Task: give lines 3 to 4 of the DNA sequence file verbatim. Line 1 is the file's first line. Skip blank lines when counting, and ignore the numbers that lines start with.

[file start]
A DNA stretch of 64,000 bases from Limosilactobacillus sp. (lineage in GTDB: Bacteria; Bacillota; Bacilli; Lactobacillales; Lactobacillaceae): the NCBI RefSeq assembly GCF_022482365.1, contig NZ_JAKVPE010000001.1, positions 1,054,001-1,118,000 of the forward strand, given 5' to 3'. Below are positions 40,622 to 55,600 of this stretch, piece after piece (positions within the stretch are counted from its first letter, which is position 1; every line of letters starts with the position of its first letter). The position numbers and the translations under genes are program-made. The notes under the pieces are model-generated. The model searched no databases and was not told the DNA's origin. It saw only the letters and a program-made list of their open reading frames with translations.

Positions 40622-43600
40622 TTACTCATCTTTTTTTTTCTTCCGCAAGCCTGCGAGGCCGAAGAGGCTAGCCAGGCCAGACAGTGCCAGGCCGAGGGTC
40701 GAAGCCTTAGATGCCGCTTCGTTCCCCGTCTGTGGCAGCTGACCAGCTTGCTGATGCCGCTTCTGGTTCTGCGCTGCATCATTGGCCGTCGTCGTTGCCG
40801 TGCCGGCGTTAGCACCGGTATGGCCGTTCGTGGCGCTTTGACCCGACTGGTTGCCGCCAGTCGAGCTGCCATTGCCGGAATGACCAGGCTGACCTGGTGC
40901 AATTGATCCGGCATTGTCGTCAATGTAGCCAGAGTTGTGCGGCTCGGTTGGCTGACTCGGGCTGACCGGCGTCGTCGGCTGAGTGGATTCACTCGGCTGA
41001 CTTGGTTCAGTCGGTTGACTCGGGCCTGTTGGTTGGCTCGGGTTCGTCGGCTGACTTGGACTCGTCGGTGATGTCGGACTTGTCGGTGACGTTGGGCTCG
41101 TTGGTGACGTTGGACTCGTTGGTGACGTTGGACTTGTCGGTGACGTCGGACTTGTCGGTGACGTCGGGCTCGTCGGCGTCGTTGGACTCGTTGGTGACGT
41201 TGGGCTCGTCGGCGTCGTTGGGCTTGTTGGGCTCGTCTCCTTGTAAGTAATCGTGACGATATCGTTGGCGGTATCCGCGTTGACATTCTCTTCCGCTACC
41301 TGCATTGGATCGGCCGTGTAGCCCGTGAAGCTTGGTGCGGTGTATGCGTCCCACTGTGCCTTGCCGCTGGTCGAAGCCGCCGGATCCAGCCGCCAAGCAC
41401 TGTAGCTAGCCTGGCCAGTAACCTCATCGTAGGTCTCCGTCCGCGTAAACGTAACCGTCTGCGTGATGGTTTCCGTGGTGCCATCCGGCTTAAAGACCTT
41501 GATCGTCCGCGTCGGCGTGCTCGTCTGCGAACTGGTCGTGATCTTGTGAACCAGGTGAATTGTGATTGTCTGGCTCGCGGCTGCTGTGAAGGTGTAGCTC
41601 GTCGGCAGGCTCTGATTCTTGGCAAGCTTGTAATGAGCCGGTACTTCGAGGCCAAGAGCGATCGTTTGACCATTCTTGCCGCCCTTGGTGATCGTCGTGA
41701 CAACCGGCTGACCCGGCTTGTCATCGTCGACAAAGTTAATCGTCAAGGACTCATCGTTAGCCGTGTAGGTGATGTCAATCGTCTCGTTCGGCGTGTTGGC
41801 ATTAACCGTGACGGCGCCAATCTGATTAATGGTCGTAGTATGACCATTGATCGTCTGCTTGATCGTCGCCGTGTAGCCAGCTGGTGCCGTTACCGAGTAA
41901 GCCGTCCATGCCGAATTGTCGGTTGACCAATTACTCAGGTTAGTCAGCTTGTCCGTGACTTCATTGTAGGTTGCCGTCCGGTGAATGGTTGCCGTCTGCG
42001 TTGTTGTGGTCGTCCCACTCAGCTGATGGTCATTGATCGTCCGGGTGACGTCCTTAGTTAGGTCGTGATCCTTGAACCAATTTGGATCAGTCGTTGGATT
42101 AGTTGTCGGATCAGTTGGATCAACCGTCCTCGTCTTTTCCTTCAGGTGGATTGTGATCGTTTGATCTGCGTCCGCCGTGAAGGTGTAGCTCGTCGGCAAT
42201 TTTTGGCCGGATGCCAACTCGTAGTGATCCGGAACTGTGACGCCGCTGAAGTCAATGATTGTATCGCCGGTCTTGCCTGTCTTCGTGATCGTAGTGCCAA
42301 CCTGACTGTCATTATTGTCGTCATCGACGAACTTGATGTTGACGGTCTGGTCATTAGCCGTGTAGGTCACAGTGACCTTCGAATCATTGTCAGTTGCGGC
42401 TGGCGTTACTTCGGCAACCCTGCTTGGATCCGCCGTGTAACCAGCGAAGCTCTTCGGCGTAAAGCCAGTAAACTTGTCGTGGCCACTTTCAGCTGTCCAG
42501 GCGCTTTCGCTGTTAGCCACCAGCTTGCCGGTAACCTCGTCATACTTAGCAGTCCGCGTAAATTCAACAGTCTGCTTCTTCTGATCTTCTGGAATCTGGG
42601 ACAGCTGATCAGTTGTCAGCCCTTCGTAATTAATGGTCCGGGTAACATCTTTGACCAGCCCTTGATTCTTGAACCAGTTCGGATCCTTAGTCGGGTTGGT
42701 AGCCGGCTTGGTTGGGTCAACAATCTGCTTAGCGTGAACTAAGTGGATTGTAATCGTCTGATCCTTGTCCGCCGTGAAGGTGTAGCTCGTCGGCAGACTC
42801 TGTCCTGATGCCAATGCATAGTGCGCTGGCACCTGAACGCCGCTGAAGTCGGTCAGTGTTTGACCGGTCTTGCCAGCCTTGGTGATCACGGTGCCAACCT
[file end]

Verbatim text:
40622 TTACTCATCTTTTTTTTTCTTCCGCAAGCCTGCGAGGCCGAAGAGGCTAGCCAGGCCAGACAGTGCCAGGCCGAGGGTC
40701 GAAGCCTTAGATGCCGCTTCGTTCCCCGTCTGTGGCAGCTGACCAGCTTGCTGATGCCGCTTCTGGTTCTGCGCTGCATCATTGGCCGTCGTCGTTGCCG